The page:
In a long article in Monday’s Daily Mail Prue Leith, ‘the renowned chef and TV expert’ condemned the new EU allergen regulations as a ‘bureaucratic nightmare’ for small restaurants and cafés. ‘My worry is that it will kill innovation and experimentation in the kitchen and cooking what is available daily in the market,’ she said.
The new regulations, requiring all eating out establishments to be able to list any of the 14 major allergens that may be in their food, are part of the labelling changes coming into force in December this year to help those Europeans suffering from food allergies, coeliac disease and other food-related health problems – now a significant section of the population.
Indeed, figures published this week by the European Academy of Allergy and Clinical Immunology (EAACI) suggest that up to 17% of Europeans now suffer from a food allergy, while incidence of coeliac disease (requiring a gluten free diet) continues to grow year on year. Currently 1 in every 70 people are diagnosed as coeliac but the number of coeliacs as yet undiagnosed are thought by some to be as many as 500,000.
The facts are different
Contrary to what the Daily Mail suggests:
- The regulations DO NOT require all allergens to be listed on the menu – they just require the outlet (the chef and the waiting staff) to know what allergens have been used in the food so that they can tell an allergic or coeliac customer, who will then be able to order a meal that is safe for them.
- The regulations DO NOT, as Prue Leith suggests, stifle creativity – they merely require the chef to make a note of any allergens that he/she may use in a dish so that an allergic/coeliac customer can be informed.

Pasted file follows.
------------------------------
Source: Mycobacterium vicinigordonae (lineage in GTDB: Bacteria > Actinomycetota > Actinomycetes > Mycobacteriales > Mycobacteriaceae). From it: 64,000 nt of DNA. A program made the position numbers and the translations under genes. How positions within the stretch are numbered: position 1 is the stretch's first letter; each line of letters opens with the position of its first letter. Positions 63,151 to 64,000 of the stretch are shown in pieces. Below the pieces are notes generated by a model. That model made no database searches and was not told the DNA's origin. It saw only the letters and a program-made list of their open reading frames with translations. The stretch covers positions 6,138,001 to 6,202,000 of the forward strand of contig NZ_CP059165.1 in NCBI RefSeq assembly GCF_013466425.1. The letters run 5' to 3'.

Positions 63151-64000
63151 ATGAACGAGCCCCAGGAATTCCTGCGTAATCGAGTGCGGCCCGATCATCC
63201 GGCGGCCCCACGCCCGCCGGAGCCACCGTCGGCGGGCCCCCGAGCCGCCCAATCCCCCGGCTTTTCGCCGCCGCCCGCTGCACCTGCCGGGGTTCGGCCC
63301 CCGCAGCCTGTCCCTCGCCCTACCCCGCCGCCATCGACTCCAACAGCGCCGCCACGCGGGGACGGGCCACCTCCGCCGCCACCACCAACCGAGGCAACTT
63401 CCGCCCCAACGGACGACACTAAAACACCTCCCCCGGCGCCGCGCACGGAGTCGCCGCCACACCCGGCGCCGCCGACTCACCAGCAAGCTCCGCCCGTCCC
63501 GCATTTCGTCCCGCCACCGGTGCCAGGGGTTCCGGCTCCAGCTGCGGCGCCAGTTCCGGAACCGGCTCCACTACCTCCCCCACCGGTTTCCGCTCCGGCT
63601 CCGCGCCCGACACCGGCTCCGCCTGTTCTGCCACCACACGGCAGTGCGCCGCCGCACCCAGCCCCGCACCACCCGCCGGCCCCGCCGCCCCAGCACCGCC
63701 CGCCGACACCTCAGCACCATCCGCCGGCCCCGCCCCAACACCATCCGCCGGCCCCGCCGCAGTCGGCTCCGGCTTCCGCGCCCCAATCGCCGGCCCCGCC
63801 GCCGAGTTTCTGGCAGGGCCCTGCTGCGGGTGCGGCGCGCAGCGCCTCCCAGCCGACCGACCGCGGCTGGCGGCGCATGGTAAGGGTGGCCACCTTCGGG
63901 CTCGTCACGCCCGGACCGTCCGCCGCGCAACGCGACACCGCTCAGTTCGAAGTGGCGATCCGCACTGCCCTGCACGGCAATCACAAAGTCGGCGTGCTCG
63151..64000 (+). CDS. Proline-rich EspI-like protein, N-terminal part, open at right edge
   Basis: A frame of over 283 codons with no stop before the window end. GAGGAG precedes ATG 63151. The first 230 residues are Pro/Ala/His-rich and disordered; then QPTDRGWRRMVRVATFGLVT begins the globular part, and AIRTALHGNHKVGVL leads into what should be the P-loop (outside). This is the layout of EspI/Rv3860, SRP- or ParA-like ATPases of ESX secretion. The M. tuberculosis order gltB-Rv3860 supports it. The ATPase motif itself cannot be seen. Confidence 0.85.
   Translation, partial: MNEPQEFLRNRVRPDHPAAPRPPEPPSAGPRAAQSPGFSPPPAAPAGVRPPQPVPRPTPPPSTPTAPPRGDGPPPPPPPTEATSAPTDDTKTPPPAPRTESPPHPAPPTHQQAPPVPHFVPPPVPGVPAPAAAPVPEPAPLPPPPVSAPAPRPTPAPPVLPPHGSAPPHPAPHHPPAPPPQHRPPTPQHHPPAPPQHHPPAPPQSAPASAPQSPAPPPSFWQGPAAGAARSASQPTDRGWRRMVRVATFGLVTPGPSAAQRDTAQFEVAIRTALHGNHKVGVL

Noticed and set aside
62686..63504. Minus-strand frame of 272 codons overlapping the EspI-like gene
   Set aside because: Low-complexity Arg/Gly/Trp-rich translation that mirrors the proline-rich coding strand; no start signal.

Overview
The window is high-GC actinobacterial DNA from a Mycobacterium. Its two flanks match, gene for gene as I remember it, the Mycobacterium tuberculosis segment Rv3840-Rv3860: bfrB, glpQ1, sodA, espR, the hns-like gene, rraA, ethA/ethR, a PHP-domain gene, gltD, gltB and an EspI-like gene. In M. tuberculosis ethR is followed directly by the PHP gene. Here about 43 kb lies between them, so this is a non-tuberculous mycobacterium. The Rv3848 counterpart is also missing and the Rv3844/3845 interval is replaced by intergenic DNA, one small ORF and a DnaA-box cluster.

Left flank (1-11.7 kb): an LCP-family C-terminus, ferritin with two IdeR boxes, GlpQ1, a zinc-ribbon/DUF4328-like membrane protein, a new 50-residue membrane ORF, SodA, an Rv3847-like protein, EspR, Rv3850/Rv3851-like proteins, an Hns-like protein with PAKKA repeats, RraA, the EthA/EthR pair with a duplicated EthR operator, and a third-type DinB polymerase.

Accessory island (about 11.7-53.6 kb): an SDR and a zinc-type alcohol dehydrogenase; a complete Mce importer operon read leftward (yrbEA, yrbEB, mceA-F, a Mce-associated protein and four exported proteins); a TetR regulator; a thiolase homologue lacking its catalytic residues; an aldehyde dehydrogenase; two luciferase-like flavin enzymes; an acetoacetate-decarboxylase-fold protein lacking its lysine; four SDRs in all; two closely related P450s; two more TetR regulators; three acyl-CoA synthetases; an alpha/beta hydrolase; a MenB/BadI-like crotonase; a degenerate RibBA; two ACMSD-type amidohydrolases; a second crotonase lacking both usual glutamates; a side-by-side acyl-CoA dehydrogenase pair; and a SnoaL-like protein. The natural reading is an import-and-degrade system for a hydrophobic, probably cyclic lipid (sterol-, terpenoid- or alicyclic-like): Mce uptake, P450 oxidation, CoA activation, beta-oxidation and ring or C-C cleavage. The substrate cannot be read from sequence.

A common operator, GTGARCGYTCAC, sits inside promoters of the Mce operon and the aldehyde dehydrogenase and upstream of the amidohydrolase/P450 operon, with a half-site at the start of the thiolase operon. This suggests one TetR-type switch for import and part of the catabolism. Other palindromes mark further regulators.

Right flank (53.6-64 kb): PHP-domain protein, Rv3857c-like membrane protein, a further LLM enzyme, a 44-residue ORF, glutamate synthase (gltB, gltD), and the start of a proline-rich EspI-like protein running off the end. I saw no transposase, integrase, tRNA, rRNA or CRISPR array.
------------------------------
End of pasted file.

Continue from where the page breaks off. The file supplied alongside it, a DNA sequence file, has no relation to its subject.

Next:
This does not constitute a ‘bureaucratic nightmare’ – merely a slight expansion of existing record keeping practices.
Those with food allergies and coeliac disease rarely eat out
As of now those suffering from food allergies and coeliac disease eat out less than once a week compared to three to four times a week among the average population. Why?
Because they do not trust restaurants or cafés to understand about their allergies or to be able to offer them a reasonable choice of ‘safe’ foods.
Massive opportunity for food service
The imposition of the new regulations offers a massive opportunity to food service outlets who can use them to help develop interesting and ‘safe’ allergen free dishes to attract this population.
Good ‘FreeFrom’ restaurants will:
- Get the loyal and enthusiastic custom of food allergies and coeliacs, who will be able, at last, to eat out enjoyably and safely.
- Get the custom of their friends and families who will accompany them to their new ‘safe’ outlets.
- Benefit from the free publicity generated by the very active allergy/coeliac social media community who will tweet and Facebook their new ‘eating out find’ enthusiastically.
FreeFrom Eating Out Awards
To encourage and celebrate excellence in this new era of ‘freefrom’ catering the very successful grocery industry FreeFrom Food Awards have launched, this summer, FreeFrom Eating Out Awards for restaurants, cafés, pubs, B&Bs, schools and other not for profit food services.
With Sodexo as headline sponsors and under the patronage of Antony Worrall Thompson, the FreeFrom Eating Out Awards opened last month; entry closes the end of August. The presentations will take place at the new Food Matters Live Event in Excel in November.